Below is an overview, prepared by OMB, which summarizes the five primary ways that federal agencies will be allocating the funding provided in the American Recovery and Reinvestment Act, once it is signed into law. Current estimates are that three-fourths of the spending and tax cuts will occur within 18 months of enactment.
For the spending: After the President signs the Recovery Act into law, OMB and Treasury will quickly make the funding provided in the Act available to agencies. Federal agencies will allocate these funds in five primary ways --
By Formula. Certain funds in the Act are allocated by a formula - usually set in law -- to States and localities. Examples include:
• Medicaid (Federal Medicaid Assistance Percentage payments)
• State Fiscal Stabilization Fund
• Highway Infrastructure Investment
By Competition. Other programs allocate funding through competitive solicitations. In the coming weeks, agencies will distribute requests for proposals and convene panels to evaluate applications. Examples of agencies and programs that have or will hold such competitions include:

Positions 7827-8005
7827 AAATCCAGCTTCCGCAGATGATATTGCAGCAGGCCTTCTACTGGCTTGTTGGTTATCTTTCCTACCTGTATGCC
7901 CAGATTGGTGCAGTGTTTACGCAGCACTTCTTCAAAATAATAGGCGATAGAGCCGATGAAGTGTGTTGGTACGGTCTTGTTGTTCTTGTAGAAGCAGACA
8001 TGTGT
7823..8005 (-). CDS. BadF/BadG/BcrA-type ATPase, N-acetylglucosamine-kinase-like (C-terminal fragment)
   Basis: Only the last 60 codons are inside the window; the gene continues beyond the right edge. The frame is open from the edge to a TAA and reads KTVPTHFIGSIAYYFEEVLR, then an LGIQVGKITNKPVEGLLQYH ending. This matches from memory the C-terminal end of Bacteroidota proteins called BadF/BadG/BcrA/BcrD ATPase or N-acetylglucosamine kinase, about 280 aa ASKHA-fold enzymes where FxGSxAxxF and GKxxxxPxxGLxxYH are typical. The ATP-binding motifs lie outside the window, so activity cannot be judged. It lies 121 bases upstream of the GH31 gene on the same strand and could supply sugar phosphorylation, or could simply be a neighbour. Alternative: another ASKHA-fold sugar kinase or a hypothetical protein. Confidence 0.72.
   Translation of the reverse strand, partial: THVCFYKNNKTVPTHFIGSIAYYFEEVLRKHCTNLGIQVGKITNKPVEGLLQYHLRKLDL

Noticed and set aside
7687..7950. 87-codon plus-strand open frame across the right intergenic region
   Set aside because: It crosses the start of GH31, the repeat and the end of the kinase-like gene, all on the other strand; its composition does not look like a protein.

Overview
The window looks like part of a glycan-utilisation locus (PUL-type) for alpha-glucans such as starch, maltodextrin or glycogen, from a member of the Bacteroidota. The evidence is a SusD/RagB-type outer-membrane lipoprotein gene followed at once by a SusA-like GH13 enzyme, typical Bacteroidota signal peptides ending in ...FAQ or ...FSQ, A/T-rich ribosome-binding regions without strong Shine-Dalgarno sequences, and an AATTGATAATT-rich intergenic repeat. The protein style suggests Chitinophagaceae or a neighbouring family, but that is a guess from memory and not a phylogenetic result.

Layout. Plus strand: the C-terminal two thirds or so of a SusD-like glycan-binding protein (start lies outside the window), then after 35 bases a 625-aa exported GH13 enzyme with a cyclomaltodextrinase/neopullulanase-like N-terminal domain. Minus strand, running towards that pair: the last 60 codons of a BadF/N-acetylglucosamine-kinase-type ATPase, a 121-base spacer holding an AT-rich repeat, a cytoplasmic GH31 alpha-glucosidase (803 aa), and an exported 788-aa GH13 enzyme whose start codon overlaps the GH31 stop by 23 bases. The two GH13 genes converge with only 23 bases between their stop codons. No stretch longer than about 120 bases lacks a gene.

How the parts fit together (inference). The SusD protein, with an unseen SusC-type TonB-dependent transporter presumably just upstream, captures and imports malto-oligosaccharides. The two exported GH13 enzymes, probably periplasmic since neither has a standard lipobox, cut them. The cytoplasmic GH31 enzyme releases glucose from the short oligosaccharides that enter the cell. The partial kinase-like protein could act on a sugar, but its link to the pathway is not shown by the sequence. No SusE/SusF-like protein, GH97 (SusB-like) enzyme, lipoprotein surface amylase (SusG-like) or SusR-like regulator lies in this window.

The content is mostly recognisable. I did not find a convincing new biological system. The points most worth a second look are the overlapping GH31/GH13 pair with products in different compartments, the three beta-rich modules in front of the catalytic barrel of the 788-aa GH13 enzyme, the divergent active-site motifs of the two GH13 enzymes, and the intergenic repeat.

• National Institutes of Health
• National Science Foundation
• Broadband program
By Demand. Some programs respond directly to demand from eligible individuals, including:
• Premium Subsidies for COBRA Continuation Coverage
• Unemployment Insurance
• Education Pell Grants
• Food Stamps
• Small Business Loans
By One-Time Automatic Disbursement. The Recovery act includes some one time benefits, such as payments of $250 to Social Security, Veterans and Supplemental Security Income beneficiaries.
By Agency Plan. Many programs in the Act allocate funding according to public operating and spending plans. These programs include:
• Environmental cleanup of nuclear waste sites
• National Parks construction
• Defense and Veterans infrastructure programs
For the tax cuts: Many of the tax provisions in the Act will quickly take effect providing relief to taxpayers and businesses across the country.
Through Recovery.gov, the public will be able to track spending from the Act. Current estimates are that three-fourths of the spending and tax cuts will occur within 18 months of enactment.
February 13, 2009